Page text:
Aesthetically, yes, the film is ugly—which is the point, and which is why I love it as an antidote to the passion-fueled, “youth shall overcome!” literally colorful schlock comprising 99.9% of school-based anime. Particularly outstanding are the character designs for Shoko (the “frumpy girl”) and Saotome, Makoto’s friend, who look exactly like a few kids I’ve known. I’ve lived in Japan for some time now (holy crap, almost four years already!), and I can tell you, for a frightening majority of junior-higher and high-school kids, this is the mirror of their existence: relentlessly repetitive, filled with things they don’t want to do, ridden with people known by titles like sempai and kohai and iinchou with whom genuine connection is impossible, and promising only the skull-crushing drudgery of life as a corporate drone after graduation. (The three most common phrases I’ve overheard in Japan from teenagers are “面倒くさい,” meaning “this is a pain,” “分かんないよ,” meaning “I don’t get it!” or “I don’t get why I gotta do this!” and “もう嫌!” meaning “I’m sick of this!”) Colorful perfectly captures the listless ennui [redundant –ed.] that defines the average Japanese youth, and is unafraid to examine it honestly even as it finds some small hope for redemption in the daily grind.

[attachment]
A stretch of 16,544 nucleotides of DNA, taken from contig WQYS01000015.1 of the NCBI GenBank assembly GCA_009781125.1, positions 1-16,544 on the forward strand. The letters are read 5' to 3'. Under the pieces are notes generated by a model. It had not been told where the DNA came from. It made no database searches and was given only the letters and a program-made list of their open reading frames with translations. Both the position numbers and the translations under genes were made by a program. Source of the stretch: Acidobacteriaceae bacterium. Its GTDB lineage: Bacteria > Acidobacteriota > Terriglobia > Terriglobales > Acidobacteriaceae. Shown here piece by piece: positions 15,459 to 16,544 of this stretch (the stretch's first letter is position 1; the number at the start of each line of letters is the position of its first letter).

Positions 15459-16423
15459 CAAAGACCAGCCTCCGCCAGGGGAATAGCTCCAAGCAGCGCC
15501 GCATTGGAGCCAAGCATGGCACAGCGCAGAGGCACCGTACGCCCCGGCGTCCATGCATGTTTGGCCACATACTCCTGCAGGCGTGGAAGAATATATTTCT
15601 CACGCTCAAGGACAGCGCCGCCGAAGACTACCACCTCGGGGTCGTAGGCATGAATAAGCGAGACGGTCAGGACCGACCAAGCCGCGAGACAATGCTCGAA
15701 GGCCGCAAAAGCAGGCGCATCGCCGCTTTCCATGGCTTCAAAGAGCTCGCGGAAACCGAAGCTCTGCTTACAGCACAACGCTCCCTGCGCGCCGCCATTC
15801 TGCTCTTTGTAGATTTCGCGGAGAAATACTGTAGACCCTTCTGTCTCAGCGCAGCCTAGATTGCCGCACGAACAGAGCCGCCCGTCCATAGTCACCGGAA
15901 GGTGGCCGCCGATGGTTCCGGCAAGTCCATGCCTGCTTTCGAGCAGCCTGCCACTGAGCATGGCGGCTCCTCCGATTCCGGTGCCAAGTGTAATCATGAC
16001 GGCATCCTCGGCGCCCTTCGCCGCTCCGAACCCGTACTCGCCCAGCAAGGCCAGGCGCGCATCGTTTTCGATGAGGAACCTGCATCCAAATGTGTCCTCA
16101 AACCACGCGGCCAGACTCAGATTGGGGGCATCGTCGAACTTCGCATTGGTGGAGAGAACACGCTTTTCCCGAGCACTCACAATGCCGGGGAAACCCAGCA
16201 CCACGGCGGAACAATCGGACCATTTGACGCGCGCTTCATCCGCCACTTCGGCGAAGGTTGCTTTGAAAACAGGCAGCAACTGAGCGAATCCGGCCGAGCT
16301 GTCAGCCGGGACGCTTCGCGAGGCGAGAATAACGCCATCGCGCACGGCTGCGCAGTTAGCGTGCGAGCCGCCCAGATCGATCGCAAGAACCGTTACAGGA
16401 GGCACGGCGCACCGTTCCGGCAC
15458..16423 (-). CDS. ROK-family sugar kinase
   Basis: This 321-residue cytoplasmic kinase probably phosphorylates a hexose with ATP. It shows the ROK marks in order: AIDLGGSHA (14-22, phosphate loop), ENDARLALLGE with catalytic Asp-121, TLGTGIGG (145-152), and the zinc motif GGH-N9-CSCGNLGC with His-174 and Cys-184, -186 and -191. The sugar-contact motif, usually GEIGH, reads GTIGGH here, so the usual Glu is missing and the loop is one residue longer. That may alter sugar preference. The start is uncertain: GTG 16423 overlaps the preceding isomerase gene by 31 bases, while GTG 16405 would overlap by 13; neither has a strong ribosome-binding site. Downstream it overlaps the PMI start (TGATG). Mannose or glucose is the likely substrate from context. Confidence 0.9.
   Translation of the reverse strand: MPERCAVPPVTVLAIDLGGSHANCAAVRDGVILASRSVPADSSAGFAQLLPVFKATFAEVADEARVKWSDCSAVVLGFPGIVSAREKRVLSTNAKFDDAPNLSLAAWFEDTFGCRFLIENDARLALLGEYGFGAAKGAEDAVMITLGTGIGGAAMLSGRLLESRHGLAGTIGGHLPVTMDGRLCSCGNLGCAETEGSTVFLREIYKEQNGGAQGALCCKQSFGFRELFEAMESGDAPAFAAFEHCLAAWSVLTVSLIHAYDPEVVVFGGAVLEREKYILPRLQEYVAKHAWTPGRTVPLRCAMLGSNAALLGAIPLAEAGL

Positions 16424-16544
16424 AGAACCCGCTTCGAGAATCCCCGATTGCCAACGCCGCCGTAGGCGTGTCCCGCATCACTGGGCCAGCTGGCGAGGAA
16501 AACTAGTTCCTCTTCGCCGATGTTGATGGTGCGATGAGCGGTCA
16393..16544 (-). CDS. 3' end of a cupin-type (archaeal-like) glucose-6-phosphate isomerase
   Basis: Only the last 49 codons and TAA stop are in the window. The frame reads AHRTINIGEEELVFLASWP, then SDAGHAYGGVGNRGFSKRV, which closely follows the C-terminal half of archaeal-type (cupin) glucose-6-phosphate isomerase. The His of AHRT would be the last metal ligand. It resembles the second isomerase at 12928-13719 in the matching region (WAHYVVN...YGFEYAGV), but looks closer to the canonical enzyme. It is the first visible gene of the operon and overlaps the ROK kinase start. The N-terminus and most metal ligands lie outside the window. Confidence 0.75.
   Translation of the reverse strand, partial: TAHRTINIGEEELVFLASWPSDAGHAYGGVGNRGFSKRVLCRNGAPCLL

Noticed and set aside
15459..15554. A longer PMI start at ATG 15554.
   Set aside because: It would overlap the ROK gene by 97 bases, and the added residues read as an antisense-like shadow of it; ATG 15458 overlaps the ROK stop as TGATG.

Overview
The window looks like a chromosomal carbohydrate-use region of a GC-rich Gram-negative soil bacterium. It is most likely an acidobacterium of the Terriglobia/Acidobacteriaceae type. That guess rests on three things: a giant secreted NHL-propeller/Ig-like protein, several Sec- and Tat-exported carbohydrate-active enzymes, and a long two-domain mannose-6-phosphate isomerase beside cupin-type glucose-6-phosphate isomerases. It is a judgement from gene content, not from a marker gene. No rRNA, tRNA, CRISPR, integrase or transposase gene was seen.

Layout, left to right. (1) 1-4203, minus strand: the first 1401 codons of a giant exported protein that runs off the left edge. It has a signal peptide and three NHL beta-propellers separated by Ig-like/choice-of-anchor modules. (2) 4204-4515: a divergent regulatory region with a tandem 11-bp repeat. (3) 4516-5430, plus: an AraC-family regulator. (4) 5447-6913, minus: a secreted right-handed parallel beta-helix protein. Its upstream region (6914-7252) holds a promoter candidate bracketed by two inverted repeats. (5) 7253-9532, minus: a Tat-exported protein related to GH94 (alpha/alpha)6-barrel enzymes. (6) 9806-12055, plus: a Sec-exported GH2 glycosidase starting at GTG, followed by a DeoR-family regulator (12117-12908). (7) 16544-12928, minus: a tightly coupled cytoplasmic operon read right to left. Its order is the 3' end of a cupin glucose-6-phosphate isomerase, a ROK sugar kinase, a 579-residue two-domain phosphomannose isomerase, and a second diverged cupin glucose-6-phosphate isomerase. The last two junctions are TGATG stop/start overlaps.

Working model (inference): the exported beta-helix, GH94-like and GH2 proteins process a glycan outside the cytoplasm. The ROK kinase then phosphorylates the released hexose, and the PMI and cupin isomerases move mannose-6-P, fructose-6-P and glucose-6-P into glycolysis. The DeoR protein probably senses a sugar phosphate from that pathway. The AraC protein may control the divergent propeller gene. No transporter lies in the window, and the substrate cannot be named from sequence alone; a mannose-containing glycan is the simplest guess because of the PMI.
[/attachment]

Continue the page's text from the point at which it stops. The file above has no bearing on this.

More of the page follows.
In short: Colorful is a deeply unpleasant film, but in its distastefulness is its genius. You can interpret it as whiny, like the kids it examines, or you can interpret it as authentic—and honestly I think it’s both—but I feel it’s a mistake to dismiss it as merely self-serving or conceited, both because it accurately reflects a reality its nation’s popular culture chooses blissfully to ignore and because it examines the utterly ignoble side of depression in a way few other films have. Although I have nothing against art as escapism—escape is an important function of art—I also think it’s important to have nasty pieces of work like this to show us the pettiness of human nature (as opposed to praising the abstract ideal of human potential, which is what most “redemption” in narrative art comes down to). And in that respect, I think it’s exactly the flawed movie about flawed people it was “trying to be”—selfish, brutal, demanding too much of its audience, and without genuine catharsis (which would undermine its whole project). Truly no masterpiece… but also not a “missed opportunity”!

    (Or would you argue that it’s incumbent upon art to provide some kind of redemption or salvation? I had an English lit prof—a brilliant man, much smarter than I—who believed this firmly, and maintained that Lear’s fourth-act reconciliation with Cordelia was, in fact, the point of the play, since only by that redemptive climax could King Lear be “great art.” I, of course, held that the beautiful moment—I still cry every time I hit, “I think this lady to be my child Cordelia”—served a larger function in the narrative to increase the utter, blasting devastation of the play’s climax, Lear being a story about “ruination” and the end of hope. With whom would you side?)